An explanation of what happened is still in the hands of the district attorney and possible charges there as well. Protestors said they would advocate what's been called, "restorative justice," a process of circling all involved to talk about what happened. And if the actions of the officer who shot Johnny Hurley were simply a mistake that could not have been prevented they were willing to lend understanding.

"We want that for everyone involved," said protestor Alexis Kegel. "We want that officer to be able to return to work and not have ongoing trauma from a mistake they have made… that can reveal that it was a mistake, that can reveal what really happened. We need transparency first."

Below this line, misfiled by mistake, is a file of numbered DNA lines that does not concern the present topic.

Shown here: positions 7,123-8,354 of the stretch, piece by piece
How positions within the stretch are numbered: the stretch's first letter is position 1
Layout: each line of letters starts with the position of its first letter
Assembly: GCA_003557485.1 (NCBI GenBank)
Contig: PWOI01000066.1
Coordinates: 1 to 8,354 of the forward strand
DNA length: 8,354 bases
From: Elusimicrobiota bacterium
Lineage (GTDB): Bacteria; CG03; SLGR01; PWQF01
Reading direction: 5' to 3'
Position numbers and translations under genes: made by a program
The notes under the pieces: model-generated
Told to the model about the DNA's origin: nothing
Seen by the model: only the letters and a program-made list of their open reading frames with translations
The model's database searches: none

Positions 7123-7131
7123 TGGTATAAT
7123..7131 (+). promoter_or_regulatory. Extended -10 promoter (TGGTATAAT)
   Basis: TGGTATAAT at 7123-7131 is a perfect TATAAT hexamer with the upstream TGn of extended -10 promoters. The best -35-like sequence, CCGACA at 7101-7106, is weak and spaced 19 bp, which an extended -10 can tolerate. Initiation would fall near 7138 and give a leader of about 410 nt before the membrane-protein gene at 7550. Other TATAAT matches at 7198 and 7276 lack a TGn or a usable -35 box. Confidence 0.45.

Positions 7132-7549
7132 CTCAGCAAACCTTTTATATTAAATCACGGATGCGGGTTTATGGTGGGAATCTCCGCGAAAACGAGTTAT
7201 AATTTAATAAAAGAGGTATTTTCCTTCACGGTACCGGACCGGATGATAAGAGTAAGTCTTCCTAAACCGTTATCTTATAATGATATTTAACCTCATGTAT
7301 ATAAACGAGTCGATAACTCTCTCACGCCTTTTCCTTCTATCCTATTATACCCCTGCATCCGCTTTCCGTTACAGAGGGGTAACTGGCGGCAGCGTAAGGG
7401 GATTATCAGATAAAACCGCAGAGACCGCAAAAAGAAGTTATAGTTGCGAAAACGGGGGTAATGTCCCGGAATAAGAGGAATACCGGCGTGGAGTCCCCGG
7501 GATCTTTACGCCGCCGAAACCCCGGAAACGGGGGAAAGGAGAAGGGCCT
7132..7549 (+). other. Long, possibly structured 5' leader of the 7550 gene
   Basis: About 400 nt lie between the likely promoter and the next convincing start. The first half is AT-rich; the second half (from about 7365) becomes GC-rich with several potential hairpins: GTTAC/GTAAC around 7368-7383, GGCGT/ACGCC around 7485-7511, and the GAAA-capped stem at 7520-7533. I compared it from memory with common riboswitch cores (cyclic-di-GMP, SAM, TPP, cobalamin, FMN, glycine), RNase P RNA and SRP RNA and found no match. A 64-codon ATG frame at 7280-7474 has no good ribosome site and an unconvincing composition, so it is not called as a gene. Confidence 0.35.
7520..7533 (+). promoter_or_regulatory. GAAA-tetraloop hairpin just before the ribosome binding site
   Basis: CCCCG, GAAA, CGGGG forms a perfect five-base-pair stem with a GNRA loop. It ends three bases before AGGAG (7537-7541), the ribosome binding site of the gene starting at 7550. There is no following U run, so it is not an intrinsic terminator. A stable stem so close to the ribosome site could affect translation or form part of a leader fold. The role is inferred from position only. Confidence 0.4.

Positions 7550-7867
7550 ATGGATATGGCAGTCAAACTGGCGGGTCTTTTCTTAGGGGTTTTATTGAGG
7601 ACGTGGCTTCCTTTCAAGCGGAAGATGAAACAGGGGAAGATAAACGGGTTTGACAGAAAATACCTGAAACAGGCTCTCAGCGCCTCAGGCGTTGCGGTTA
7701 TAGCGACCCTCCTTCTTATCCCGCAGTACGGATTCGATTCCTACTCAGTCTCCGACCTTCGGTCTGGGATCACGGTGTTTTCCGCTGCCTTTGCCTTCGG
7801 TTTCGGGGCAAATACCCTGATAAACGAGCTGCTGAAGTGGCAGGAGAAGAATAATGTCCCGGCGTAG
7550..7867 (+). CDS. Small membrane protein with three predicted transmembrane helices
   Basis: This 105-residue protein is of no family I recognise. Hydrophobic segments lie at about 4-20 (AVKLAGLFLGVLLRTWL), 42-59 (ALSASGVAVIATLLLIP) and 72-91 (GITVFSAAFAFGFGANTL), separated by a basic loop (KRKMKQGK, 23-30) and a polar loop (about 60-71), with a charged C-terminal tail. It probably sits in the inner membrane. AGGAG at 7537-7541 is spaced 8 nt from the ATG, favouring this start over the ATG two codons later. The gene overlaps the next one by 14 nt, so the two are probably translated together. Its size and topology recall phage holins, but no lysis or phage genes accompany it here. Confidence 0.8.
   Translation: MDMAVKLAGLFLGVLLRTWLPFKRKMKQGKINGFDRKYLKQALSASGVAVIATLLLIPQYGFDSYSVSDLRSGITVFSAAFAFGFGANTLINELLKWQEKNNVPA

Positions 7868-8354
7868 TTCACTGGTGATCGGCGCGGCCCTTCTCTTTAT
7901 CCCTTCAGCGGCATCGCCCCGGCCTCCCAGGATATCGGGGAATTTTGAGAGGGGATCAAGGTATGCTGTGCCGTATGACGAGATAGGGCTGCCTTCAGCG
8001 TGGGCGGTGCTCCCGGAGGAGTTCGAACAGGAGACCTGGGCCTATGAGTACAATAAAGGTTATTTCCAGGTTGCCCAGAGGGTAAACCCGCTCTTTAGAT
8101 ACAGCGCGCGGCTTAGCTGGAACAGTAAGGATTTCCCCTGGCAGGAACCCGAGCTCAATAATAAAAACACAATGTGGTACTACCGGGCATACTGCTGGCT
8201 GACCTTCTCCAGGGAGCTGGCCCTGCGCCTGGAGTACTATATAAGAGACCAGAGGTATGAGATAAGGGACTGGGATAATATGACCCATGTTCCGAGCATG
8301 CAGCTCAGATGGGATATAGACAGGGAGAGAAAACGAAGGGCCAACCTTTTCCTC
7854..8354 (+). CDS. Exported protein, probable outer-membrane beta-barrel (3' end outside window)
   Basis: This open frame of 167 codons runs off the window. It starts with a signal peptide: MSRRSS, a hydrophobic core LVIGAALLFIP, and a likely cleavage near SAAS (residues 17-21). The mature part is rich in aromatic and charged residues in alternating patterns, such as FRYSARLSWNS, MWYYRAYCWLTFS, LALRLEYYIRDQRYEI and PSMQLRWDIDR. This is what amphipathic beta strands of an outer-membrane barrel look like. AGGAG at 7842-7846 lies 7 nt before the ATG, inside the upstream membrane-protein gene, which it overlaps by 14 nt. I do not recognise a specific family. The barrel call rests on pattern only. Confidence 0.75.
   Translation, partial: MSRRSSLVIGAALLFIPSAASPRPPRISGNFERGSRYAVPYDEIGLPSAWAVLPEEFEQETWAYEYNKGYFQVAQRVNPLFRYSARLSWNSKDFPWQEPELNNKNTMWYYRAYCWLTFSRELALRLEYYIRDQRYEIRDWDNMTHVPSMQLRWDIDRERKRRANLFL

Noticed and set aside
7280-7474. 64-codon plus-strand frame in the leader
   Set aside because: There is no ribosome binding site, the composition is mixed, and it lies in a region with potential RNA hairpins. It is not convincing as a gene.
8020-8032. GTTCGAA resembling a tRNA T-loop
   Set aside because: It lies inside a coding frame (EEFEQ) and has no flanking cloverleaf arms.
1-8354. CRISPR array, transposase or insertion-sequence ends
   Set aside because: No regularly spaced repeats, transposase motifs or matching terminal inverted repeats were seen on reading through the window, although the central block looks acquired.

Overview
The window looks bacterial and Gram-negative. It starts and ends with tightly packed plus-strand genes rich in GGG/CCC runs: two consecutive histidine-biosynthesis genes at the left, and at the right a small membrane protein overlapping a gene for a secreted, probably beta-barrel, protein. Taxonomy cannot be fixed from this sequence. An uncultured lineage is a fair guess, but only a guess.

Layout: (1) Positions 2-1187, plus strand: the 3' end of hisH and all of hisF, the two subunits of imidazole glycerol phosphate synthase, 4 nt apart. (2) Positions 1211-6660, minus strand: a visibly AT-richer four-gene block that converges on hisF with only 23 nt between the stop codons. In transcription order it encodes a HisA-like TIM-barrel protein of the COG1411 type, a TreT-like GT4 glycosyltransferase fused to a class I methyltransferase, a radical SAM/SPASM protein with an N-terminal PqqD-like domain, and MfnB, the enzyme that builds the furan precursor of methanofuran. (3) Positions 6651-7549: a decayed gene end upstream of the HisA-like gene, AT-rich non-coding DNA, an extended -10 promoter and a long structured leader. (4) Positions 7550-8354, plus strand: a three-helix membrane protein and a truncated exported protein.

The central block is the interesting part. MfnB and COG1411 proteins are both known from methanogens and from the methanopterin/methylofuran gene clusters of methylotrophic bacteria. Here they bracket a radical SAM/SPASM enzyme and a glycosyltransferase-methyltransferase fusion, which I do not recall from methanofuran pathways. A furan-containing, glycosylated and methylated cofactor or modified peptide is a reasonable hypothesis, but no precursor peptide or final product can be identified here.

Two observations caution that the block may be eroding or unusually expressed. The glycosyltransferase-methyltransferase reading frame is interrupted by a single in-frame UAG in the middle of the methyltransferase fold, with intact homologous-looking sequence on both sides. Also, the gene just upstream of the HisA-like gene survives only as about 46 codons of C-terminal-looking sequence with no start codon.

Others in the group remarked that daylight might bring light on what happened to stop it from happening again.

Aigner said, "There needs to be adjustments to standard operating procedures for police and how they deal with potential concealed carriers that are stopping mass shootings and make sure that we don't have somebody else that's stopping mass shooting in the future, or that feels hesitant about stopping a mass shooting in the future because of what happened to Johnny. We don't want to inhibit that kind of good Samaritan behavior."